Vitamin D – What’s The Best Time To Take It?
According to Harvard T.H Chan School of Public Health, vitamin D is not only a fat-soluble vitamin, but also a nutrient and hormone. Vitamin D has a wide range of health benefits, according to scientists. Vitamin D, as a hormone, is associated with bone mineralization, according to a 2004 study published in the American Journal of Clinical Nutrition.
Vitamin D is derived from sunlight, supplements, and diet, according to a study published in The Nursing Clinics of North America in 2021. Healthline lists soy milk, mushrooms, tuna, and fortified cereals as foods that contain vitamin D. Even though the sun and diet are both excellent sources of vitamin D (via NHS), many people supplement it, especially in autumn and winter, when the sun isn’t as strong.
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Even though vitamin D supplements have many benefits, 35% of U.S. adults are vitamin D deficient (via Cleveland Clinic). According to Healthline, a vitamin D deficiency can cause chronic bone and back pain, impaired wound healing, hair loss, anxiety, and depression. You should consult your doctor before taking vitamin D supplements to find out what dosage is right for you. Continue reading to learn more about when is the best time to take vitamin D.
The Best Time to Take Supplements Is in the Morning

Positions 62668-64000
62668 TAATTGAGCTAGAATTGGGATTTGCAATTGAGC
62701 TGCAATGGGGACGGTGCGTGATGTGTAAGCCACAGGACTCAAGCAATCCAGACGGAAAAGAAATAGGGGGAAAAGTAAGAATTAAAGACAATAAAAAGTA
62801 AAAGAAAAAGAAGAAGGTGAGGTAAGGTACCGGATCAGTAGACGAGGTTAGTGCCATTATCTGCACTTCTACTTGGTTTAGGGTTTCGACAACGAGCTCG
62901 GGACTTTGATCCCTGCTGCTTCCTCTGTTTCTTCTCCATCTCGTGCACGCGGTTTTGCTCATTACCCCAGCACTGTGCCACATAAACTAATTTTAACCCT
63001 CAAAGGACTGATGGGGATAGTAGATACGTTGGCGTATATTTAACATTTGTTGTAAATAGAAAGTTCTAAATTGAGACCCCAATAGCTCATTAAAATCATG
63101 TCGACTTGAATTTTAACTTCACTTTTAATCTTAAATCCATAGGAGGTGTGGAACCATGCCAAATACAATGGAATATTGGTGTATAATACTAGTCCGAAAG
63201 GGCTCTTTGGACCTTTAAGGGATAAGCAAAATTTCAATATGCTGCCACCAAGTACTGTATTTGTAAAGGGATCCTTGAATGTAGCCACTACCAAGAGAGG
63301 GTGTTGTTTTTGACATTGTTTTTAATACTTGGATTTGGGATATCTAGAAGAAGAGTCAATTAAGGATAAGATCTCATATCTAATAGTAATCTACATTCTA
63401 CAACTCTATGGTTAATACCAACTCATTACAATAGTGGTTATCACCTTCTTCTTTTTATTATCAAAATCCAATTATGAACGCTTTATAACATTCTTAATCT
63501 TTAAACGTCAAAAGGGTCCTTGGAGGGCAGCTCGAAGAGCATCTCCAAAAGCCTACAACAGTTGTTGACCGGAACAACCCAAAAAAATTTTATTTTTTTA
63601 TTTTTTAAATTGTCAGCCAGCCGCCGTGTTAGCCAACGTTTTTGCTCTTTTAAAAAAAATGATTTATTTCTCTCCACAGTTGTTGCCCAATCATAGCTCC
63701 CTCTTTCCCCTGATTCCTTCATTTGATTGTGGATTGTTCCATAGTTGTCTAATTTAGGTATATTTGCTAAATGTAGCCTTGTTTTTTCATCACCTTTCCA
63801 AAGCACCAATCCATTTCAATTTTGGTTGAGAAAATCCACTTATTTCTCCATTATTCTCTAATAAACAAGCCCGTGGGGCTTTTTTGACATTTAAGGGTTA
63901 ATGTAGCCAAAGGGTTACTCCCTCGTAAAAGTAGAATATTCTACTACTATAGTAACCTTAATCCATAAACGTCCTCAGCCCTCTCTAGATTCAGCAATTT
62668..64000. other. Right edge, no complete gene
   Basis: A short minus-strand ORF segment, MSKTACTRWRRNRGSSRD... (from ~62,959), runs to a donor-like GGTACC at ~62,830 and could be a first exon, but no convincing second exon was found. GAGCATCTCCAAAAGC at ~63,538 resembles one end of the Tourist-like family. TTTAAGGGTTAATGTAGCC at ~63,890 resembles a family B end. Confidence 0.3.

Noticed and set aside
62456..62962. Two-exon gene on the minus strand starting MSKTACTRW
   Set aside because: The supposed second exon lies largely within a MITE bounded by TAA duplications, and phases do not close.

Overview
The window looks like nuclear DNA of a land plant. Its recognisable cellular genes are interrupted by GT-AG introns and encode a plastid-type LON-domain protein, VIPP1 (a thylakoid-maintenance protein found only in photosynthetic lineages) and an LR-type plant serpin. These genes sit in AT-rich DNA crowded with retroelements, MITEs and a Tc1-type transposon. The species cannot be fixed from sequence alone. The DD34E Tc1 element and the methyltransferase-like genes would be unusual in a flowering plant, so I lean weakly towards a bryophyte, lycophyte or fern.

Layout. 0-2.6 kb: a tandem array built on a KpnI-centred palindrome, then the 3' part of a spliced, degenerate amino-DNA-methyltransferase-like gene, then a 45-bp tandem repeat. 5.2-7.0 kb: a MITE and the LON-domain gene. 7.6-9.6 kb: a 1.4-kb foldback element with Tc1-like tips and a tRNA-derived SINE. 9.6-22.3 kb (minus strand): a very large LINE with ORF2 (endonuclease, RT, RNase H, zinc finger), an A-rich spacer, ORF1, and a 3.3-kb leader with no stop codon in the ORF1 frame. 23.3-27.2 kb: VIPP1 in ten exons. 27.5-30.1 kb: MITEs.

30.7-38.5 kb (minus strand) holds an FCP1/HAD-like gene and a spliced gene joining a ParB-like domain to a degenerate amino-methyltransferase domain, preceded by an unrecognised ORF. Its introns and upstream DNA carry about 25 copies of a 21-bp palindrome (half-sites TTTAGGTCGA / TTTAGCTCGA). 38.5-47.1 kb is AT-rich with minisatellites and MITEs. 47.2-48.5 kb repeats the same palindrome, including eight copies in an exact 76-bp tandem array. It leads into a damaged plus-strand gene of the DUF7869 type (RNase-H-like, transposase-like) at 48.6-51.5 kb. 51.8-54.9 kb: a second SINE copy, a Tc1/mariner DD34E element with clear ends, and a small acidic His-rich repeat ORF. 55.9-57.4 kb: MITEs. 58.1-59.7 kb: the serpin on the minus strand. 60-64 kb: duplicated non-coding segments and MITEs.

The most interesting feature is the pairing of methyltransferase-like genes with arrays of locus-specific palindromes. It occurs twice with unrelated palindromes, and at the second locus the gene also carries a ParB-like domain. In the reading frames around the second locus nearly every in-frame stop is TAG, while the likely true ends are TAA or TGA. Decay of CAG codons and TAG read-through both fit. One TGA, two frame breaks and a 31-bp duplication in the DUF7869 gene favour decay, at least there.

Vitamin D has an important role in regulating the sleep cycle, according to a study published in Nutrients in 2022. Despite the fact that vitamin D has been linked to sleep quality, Healthline recommends taking the vitamin in the morning rather than at night, since it is easier to keep up with your daily vitamin D needs. The source advises that taking supplements in the morning makes it convenient and easier to maintain your daily vitamin D requirements. Taking vitamin D at night might also adversely affect sleep, since it interferes with melatonin production.
A vitamin supplement in the morning is also excellent because it can be taken with breakfast, and Cleveland Clinic suggests that taking vitamins after eating improves their absorption. Vitamins and other fat-soluble nutrients should not be taken on an empty stomach as they can upset the GI tract, causing diarrhea, stomach pains, and nausea, according to the source.
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